With their legal personhood, permanent capital with transferable shares, separation of ownership and management, and limited liability for both shareholders and managers, the Dutch East India Company (VOC) and subsequently the English East India Company (EIC) are generally considered a major institutional breakthrough. Our analysis of the business operations and notably the financial policy of the VOC during the company’s first two decades in existence shows that its corporate form owed less to foresight than to constant piecemeal engineering to remedy original design flaws brought to light by prolonged exposure to the strains of the Asian trade. Moreover, the crucial feature of limited liability for managers was not, as previously thought, part and parcel of that design, but emerged only after a long period of experimenting with various, sometimes very ingenious, solutions to the company’s financial bottlenecks.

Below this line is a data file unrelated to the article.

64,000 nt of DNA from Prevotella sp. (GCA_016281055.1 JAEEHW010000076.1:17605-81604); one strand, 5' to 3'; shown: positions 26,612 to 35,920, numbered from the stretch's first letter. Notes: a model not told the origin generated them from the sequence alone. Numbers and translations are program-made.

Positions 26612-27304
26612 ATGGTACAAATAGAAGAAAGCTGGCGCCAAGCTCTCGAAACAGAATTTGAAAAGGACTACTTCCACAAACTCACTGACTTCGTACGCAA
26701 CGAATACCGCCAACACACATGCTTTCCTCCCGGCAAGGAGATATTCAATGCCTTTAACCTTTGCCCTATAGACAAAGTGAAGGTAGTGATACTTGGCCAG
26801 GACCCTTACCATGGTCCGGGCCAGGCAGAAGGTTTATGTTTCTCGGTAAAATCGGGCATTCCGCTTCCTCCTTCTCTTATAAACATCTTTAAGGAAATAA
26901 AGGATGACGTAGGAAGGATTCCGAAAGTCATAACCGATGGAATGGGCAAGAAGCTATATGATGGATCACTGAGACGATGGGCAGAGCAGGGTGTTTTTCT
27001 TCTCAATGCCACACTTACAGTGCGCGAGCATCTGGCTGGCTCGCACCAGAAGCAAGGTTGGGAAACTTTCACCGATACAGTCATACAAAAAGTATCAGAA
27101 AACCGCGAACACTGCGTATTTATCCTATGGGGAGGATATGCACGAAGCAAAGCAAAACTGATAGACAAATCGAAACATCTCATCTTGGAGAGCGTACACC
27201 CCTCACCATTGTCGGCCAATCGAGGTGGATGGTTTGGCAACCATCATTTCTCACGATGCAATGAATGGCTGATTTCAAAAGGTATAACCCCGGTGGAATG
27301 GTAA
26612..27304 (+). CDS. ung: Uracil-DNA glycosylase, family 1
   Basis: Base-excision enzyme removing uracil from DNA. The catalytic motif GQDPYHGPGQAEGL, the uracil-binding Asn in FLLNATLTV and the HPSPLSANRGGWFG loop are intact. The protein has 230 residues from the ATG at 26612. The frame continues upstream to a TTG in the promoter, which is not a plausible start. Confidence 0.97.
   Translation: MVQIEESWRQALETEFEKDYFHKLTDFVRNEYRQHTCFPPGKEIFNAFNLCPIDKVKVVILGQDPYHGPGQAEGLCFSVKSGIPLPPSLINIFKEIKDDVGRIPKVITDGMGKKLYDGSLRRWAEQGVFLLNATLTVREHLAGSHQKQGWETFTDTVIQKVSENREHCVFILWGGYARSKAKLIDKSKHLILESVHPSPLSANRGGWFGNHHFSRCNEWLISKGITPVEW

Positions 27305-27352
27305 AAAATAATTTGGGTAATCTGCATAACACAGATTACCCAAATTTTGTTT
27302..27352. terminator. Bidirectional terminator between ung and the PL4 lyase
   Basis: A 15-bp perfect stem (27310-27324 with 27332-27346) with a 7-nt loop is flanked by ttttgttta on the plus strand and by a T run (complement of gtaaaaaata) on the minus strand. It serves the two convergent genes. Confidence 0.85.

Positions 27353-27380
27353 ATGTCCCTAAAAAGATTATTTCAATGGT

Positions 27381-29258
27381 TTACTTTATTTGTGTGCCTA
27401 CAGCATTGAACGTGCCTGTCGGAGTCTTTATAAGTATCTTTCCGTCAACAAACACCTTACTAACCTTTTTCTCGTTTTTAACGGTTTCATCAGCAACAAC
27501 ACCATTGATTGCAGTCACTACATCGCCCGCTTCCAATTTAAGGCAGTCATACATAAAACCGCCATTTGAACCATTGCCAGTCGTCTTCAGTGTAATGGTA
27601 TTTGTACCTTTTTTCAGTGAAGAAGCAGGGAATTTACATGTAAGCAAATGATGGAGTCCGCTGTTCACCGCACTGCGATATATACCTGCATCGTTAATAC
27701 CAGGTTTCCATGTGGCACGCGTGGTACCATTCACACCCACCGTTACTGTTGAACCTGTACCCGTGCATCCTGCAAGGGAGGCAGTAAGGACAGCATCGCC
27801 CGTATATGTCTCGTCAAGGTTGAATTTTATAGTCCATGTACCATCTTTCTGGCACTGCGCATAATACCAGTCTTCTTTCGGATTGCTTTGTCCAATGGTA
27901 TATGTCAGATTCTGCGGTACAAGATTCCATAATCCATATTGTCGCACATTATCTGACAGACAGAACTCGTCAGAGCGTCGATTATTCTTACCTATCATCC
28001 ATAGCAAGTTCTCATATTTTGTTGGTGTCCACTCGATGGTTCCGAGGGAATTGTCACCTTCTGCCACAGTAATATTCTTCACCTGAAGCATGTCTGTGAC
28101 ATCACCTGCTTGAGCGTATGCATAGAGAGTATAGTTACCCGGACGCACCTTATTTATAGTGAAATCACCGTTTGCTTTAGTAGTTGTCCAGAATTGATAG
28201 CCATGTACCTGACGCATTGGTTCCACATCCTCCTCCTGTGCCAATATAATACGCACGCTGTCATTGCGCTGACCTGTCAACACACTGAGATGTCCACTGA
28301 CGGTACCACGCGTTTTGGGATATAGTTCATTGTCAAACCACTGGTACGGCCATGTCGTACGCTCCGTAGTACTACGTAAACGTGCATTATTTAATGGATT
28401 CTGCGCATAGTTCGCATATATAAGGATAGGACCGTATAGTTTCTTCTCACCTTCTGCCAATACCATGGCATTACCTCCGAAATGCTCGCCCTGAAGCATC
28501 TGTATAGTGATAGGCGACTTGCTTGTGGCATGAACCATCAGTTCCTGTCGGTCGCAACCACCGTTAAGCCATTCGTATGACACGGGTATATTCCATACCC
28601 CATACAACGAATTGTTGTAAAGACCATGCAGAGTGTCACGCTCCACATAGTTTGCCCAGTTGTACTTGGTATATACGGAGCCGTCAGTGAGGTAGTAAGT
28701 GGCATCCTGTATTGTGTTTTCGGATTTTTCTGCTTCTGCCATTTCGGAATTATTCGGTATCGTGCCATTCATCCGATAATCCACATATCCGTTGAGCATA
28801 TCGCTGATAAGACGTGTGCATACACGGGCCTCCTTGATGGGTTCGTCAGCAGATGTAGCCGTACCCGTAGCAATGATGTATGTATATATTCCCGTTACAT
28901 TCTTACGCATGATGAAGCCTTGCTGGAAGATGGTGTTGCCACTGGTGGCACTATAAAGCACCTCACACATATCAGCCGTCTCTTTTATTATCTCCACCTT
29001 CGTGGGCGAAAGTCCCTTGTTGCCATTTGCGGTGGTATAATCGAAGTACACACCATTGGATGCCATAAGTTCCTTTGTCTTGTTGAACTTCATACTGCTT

Dutch East India Company, VOC
Trade (jel F1), Economic Development (jel O1), Institutions and Growth (jel O43)
Erasmus Research Institute of Management
hdl.handle.net/1765/32952
ERIM Report Series Research in Management
Erasmus Research Institute of Management

Gelderblom, O, de Jong, A, & Jonker, J. (2012). The Formative Years of the Modern Corporation: The Dutch East India Company VOC, 1602-1623 (No. ERS-2012-007-F&A). ERIM Report Series Research in Management. Erasmus Research Institute of Management. Retrieved from http://hdl.handle.net/1765/32952